“We hire and train the referees, we light the playing fields, we empty the garbage cans, we patrol the parking lots, we pay the staff,” Lee said. “We erect miles of fences to keep the deer in their lanes. And we maintain the facilities.”

York has nine parks, and two more planned.

“And anyone can use them, regardless of residency,” Lee said.

Tega Cay offers free tennis and pickleball. The city has beach parks and a boat launch, disc golf, trails. Plus scores of children and adults playing in sports leagues. For many county residents — Baxter, Brayden, Waterstone, Fieldstone, Knightsbridge — Tega Cay has the closest fields and leagues.

“We are only assuming that they are the ones coming to our parks to play,” O’Neal said.

Even with parks it has now and plans for the lakefront Catawba Park, Tega Cay needs to rent out 800 hours of field space from the Fort Mill school district to run its programs. That need comes with hiring staff and other costs.

Mayors came to the county two years ago concerned about needing more money for recreation. They were told, Gettys said, it was too late in the county budgeting process. They returned last year, earlier in that process. Initially, the mayors believed their municipalities might receive more money, but it didn’t happen.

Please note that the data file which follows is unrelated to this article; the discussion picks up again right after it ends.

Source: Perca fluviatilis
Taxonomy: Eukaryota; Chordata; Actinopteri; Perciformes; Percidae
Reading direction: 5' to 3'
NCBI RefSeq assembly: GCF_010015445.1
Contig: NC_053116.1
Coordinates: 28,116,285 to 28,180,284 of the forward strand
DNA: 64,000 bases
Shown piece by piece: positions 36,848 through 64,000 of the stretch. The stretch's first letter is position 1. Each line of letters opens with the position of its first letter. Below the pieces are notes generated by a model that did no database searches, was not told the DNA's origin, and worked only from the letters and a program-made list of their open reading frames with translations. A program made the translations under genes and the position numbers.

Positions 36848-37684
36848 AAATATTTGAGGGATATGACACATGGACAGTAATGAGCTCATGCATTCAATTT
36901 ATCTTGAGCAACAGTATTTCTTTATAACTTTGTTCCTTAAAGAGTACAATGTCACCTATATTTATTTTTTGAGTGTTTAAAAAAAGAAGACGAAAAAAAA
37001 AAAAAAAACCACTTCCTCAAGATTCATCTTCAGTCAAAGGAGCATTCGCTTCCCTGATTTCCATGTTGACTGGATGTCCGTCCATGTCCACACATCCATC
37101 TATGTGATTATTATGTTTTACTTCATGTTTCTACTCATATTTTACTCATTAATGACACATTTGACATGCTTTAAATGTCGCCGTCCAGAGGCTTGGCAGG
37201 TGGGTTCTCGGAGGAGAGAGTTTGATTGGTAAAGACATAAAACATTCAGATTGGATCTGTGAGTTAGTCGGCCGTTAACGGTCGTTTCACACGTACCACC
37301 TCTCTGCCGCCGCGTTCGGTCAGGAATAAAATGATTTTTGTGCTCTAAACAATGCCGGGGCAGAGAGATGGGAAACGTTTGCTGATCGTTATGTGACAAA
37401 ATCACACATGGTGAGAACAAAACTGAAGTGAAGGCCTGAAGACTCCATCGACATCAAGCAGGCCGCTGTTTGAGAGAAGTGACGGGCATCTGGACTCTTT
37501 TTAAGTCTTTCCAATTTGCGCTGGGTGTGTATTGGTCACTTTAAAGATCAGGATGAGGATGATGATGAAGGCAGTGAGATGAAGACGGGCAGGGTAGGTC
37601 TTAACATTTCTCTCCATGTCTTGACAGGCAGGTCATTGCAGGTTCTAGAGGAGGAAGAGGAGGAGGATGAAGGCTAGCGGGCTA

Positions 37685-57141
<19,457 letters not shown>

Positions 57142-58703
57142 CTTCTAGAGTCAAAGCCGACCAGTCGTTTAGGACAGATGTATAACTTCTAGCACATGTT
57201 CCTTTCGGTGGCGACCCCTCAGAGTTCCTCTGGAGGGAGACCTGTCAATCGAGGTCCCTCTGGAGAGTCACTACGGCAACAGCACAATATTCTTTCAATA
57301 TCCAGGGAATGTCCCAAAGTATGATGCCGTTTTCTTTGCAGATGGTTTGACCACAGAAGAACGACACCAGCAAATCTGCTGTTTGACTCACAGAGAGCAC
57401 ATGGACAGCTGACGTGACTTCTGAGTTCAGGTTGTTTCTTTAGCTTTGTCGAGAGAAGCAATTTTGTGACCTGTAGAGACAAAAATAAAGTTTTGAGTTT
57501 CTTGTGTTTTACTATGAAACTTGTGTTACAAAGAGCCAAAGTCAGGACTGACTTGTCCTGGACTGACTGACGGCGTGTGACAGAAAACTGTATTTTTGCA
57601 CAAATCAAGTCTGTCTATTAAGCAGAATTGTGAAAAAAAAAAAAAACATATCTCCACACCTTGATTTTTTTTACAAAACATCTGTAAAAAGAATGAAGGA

Gettys said the common call from mayors on Monday is an effort to approach the policy-makers at the county level with their concerns, early enough in annual budgeting to make a difference. He didn’t ask council for a monetary commitment, but for them to authorize county staff to meet and work with municipalities toward a solution.

Despite repeated statements by York County Council members in recent years that the county doesn’t want to run its own parks and recreation department, the county has taken its own recreation steps. The county runs Ebenezer Park in Rock Hill. After Lake Wylie voters approved a special tax district to fund a park there, the county set up a community park along Crowders Creek. The county recently bought about 1,900 acres on the Rock Hill side of the Catawba River to create an Anne Springs Close Greenway-type amenity.

Municipalities have their own ways of generating recreation funding. Along with taxes, Fort Mill and Tega Cay have impact fees specific to recreation. User and sports registration fees bring in money, often at different price points for in-town and out-of-town participants.

For the mayors Monday night, the issue isn’t whether recreation programs will wither and go away. It’s about why type of programs residents will get as more arrive to use them.

“We’ve got a lot of great things coming to York County and we have a choice,” Gettys said. “We have a choice to just do what we’re doing and we’ll be fine. Or we can do things we’ve never thought about doing before and we can be exceptional.”